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Representation goals Our choice of representation goals was based the goal set by the Mongolia government to protect 30% of natural habitat (The Master Plan for Mongolias Protected Areas, 1998). Many regional conservation plans have also set coarse filter goals as 30% of historic areal extent, based loosely on the species-area relationships derived from studies of island biogeography and habitat islands (MacArthur & Wilson, 1967; Dobson, 1996; Groves 2003). We do not assume that meeting the area goals, or protecting the set of portfolio sites, will ensure viability of all the native biodiversity of the study area. Our intent was to identify a set of areas that represent the full range of habitat and environmental settings with sufficient redundancy to withstand current and future threats. As discussed earlier in the methods section, representation goals are initial estimates and working hypotheses that provide the basis for adaptive management. Cost/condition index The cost/condition index is a major factor in MARXAN site selection. Therefore, the portfolio design is sensitive to (1) the pattern and accuracy of the source data and (2) our method for calculating the index that synthesizes the source data to estimate cumulative anthropogenic impacts. The source datasets that we used to calculate the cost/condition index were the best available at the time of this study that covered the full extent of the study area at a consistent geographic scale. Though we assume that the cost index functioned well at a coarse scale for this regional conservation plan, we suggest the following improvements using new datasets that have become available in the last year: 1. The roads dataset was digitized at a coarse map scale (1:1 million), did not include all roads in the study area and did not distinguish between paved highways and dirt tracks. A more current and comprehensive database of the national roads network has been surveyed with GPS by at least one private GPS vendor. 2. The dataset of herder camp locations was useful for estimating the regional pattern of livestock density, but several similar datasets have been collected more recently that contain a more detailed and complete inventory of the seasonal herder camps across the study area. 3. The delineation of urban and agricultural areas is mapped at a coarse scale and based on field survey conducted over 10 years ago (Vostokova and Gunin, 2005). Several land cover maps exist that delineate urban and agricultural areas at a finer map scale, based on more recent surveys and satellite images.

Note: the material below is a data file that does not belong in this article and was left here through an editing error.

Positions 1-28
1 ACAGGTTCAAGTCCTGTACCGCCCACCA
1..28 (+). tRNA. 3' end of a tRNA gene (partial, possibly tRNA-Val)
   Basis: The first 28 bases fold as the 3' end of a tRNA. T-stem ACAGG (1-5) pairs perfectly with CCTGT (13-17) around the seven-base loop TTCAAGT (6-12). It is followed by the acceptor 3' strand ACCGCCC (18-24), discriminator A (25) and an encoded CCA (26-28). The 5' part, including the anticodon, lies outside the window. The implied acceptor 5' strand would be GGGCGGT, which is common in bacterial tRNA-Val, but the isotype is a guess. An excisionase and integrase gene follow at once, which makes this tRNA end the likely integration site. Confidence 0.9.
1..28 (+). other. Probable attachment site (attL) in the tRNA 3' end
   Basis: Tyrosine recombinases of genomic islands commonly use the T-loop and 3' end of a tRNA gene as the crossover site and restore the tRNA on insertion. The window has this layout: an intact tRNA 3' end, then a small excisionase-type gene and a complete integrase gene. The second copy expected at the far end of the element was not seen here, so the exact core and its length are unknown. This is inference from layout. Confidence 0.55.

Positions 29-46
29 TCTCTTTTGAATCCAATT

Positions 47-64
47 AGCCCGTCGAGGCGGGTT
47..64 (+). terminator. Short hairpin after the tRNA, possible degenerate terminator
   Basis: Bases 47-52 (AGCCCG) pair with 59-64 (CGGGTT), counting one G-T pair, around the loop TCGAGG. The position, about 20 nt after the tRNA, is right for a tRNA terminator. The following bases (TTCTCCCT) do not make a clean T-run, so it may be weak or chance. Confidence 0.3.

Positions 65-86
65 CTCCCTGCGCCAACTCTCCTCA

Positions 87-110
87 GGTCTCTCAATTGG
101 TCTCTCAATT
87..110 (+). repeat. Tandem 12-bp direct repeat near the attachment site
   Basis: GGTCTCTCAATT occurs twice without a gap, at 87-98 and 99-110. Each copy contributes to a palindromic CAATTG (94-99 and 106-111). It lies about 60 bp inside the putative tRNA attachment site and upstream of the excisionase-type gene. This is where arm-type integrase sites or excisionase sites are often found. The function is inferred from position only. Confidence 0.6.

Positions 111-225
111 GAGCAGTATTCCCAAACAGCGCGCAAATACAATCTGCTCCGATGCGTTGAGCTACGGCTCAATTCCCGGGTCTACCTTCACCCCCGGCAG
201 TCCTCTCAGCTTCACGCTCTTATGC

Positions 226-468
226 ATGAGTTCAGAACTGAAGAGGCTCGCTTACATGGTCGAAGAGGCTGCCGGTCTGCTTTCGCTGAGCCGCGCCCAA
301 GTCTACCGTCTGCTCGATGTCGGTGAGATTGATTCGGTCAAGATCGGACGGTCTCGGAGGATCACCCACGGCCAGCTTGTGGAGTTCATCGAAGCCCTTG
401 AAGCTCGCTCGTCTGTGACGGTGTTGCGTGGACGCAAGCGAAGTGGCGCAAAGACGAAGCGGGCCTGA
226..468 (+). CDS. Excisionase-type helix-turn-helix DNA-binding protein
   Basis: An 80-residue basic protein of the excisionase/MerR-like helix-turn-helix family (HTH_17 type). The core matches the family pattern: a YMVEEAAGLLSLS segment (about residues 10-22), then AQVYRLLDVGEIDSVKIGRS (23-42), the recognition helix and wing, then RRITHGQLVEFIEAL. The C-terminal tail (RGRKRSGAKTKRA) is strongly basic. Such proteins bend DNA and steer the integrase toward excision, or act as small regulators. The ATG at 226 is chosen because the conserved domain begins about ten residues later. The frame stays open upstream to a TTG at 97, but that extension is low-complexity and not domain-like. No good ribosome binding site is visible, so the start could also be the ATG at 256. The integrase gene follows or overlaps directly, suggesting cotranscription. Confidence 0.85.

Improving representation of species


The data developed for this study can be useful in the process of compiling data for species distributions and ranges. Both the ecosystem classification and the portfolio are useful for survey design and could be used to guide the survey of key species that could serve as the basis for developing predictive species models. In cases where species survey data are insufficient to estimate occurrence patterns across the study area, predictive models can be developed based on species occurrence, observation, and available survey data. Where survey date is adequate inductive modeling approaches can be attempted.

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Numerous freeware options are available; for example GIS tool developed at the University of Georgia called the Element Distribution Modeling Tools for ArcGIS (Nibbelink 2006) are potential options. Where sufficient survey data is lacking for inductive models a simpler deductive approach can be attempted. Deductive models that create binary models of suitable habitat through a series of GIS overlays based on for example: slope, aspect, topographic roughness, elevation (DEM), stream buffers, and vegetation type, height and percent cover which should be available throughout the study area. These deductive models should be seen as a hypothetical prediction of potential habitat that would need to be validated with survey data but could be used to prioritize survey efforts.

Cultural and Historic Sites


Many sites with historic, cultural and religious significance in Mongolia also contain high quality habitat because human uses are limited. Examples include Matad Moutain west of Matad Soum Center, which is not settled and not used for livestock grazing, Shiliin bogd and Vangiin tsagaan uul. Some cultural sites may have less habitat value because of frequent visitors. For example, Eej Khad, or Mother Rock south of Ulaanbaatar, contains potential rocky breeding habitat for raptors that is frequently disturbed by people (Nyambayar & Tsveenmyadag 2009). We were not able to review the 100s of cultural and historic sites that occur in the study area. However information regarding the location and suitability of these sites would be very useful to future iterations of portfolio design, particularly in the context of land use planning.